If you do choose to use a sealcoat, here’s what to do: First of all, you must wait until the repair material has had time to harden and fuse with the surrounding driveway. Depending on the patch you use and professional recommendations, waiting for the proper time to apply sealcoat after a repair varies from 4 to 8 weeks or even up to 2 years. Remember, asphalt maintenance is a journey, not a one time event!
Once the product you use to fill in the alligator cracks is dry, you’re ready to lay the sealcoat. Working from the top of your driveway, pour the sealcoat in a line parallel to the garage door and use your squeegee to spread it evenly over the driveway working towards the road. For edges and hard to reach corners, use an old paintbrush. Make sure you exert enough pressure on the squeegee to spread the sealcoat thinly, but not so much that it oozes over the squeegee’s edge. When finished, allow at least 48 hours for the sealcoat to dry. Going along with that, make sure you choose a period of time in which no rain is expected, as precipitation will throw a wrench in your driveway maintenance plans.
Check out our article about DIY seal coating for more detailed information!
For potholes, you will want to purchase some cold asphalt patch. This usually comes in 50-lb bags and can be picked up at hardware or home goods stores such as Lowe’s. You will also need an asphalt tamper and sealcoat, if you wish.
Step 1: Clean, clean, clean!
As with alligator cracks, make sure your driveway is free of dirt and debris before beginning the repair.
Step 2: How big is your pothole?
Ten pounds of patch usually covers a square foot of pothole at a depth of 1". If the pothole is deep enough to reach the driveway’s base layer (usually made of gravel, dirt, or concrete), use sand or gravel to fill it in until it's level with where the asphalt layer begins. This will save you costly pothole filling material!
Step 3: Pour your pothole patch.
Pour your pothole patch into the hole, making sure to overfill by 1 to 2”. You can use a rake or other flat-headed tool to spread the patch material if necessary.
Step 4: Compound your patch.
Using your pothole tamper, compact the patch material so that it won’t crumble later on. Feel free to top off the hole as you compact the patch until the compacted patch is level with the rest of the driveway. Be thorough when compacting your patch, as doing so will increase the longevity of your repair.
Step 5: Follow up with Sealcoat. Check out our article about DIY seal coating for more detailed information!
As you did with repaired alligator cracks, use a good sealcoat post-pothole repair to protect your driveway!
The term ‘birdbath’ is used to describe small sinkholes (usually less than 2” deep). Birdbaths can usually be repaired with the same material that is used to fix alligator cracks. Here’s how to do it:
After cleaning out the birdbath depression, apply a layer of patch about 1/4” thick. Let it dry completely, which can take up to eight hours but depends on temperature and humidity, before applying another layer at the same thickness. Repeat the procedure until the patched area is level with the surrounding driveway. Then, apply a sealcoat.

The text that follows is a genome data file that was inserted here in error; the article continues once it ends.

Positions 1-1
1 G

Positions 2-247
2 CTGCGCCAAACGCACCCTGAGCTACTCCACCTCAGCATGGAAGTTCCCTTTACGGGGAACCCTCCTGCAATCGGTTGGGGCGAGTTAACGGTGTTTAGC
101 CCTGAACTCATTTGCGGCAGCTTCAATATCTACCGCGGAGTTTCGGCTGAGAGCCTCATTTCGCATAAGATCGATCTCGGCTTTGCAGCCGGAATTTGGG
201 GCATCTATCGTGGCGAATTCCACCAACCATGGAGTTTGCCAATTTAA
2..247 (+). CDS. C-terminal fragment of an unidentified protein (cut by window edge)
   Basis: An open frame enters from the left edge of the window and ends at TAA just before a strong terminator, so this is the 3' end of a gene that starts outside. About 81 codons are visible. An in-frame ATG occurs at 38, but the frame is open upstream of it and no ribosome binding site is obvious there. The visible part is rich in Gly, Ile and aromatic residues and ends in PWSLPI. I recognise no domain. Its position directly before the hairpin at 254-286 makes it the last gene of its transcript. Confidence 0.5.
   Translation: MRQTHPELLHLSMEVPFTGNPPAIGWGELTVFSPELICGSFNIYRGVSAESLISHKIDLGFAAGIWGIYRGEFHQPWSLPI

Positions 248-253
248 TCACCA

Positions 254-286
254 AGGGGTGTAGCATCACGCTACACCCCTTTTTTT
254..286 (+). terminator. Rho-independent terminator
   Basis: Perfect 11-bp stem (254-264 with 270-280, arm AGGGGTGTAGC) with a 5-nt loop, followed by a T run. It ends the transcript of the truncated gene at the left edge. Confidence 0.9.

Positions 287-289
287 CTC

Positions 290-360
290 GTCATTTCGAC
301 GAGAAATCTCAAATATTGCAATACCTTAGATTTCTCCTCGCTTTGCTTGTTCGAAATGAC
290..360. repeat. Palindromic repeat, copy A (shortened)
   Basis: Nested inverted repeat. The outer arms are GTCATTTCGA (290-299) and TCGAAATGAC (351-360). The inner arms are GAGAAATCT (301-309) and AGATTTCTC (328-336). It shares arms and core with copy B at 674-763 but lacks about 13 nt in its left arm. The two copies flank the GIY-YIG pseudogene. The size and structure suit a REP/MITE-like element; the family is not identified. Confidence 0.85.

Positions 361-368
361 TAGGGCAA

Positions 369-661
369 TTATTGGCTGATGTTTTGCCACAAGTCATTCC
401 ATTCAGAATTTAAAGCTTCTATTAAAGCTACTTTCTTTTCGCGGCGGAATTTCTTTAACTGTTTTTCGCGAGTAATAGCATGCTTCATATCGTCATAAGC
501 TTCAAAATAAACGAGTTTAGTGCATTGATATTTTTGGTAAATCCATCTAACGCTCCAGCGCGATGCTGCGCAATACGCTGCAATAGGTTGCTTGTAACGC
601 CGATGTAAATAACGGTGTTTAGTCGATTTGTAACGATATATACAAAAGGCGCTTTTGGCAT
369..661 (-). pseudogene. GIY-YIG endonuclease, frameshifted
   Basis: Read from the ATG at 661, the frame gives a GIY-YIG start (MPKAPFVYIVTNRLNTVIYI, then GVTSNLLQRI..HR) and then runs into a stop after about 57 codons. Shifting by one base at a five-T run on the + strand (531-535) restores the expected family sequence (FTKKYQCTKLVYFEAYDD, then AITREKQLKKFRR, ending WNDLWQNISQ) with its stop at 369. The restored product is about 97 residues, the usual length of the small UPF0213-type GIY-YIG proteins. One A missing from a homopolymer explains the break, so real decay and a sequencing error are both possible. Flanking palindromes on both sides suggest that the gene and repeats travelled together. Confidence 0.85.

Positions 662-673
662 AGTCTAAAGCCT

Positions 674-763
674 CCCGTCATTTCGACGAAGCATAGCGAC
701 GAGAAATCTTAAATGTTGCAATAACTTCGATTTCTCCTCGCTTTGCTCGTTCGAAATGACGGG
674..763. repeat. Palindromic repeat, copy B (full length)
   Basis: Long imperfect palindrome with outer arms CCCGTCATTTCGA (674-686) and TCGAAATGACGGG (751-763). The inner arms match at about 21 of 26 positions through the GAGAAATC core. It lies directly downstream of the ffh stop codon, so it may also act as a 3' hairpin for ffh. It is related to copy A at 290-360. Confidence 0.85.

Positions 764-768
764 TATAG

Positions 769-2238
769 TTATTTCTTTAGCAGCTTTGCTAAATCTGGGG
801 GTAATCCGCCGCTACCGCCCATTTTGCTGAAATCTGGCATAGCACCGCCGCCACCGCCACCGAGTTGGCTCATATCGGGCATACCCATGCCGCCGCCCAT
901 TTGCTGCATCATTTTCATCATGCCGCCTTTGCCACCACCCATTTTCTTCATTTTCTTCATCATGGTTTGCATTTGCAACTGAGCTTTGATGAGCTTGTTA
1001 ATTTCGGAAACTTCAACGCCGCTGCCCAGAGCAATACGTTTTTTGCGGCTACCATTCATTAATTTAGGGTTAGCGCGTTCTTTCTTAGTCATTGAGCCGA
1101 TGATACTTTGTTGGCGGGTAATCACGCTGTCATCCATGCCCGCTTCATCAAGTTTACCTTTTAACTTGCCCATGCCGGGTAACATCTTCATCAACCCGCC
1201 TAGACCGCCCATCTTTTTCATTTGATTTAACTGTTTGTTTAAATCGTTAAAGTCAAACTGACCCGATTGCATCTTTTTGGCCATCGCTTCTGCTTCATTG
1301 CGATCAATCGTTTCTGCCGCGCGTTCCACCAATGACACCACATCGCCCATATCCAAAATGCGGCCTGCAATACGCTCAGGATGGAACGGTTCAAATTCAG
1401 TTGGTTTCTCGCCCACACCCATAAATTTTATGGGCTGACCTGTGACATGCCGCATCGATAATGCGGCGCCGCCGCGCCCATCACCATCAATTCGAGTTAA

Sinkholes are depressions deeper than 2” and require pothole patch to repair correctly.
Step 1: Know your sinkhole!
Take a look at the sinkhole cracks. If the depression has cracks only around the perimeter where the material broke away from the surrounding asphalt, you can proceed with the following instructions to fix sinkholes. However, if the material in the sinkhole has fractured, you will have to use a pry bar or other tool to remove the chunks before moving forward with your repair. After removing these pieces, you can repair the sinkhole as you would a pothole.
Step 2: Have the right tools for the job.
Because sinkholes are less stable than potholes, repairing them can be tricky. Instead of a pothole tamper, consider renting a plate compactor or roller to compact the patch, especially if you’re dealing with a shallow sinkhole where the patch might not have as much sticking power. This will increase the longevity of your repair. Additionally, if the sinkhole goes past the layer of asphalt into the driveway’s base layer, don’t use sand or gravel at the bottom of your repair as you might when repairing a normal pothole. Instead, use patch material all the way through to increase stability.
We generally caution homeowners from fixing serious items like this on their own. It's a safety thing and there may be unforeseen consequences from not hiring a professional.
Step 3: Sealcoat
As with repairs made to alligator cracks, potholes, and birdbaths, use sealcoat to seal up your repair and protect your driveway. Check out our article about DIY seal coating for more detailed information!
A final not about sinkholes:
Sinkholes can seriously undermine the integrity of an asphalt surface. If the sinkholes in your driveway are too extensive, it is probably best to tear up the bad asphalt and rebuild the foundation to the level of the surrounding base before filling with patch. Keep in mind that this method is time and energy intensive and usually requires equipment rental, so it may be better to hire a professional if you want those big sinkholes filled in properly.
There you have it! An overview of what you need to repair your driveway, and how to do it!
Driveway Seal Coat Information, How to, and Pro's and Con's.
Many homeowners wonder whether or not it’s worth it to get a seal coat (also called sealcoating, sealcoat or sealant) for their asphalt and concrete driveways. Sealcoat may seem like an extra expense. However, experts agree that proper application of seal coat is a fundamental component of driveway surface protection.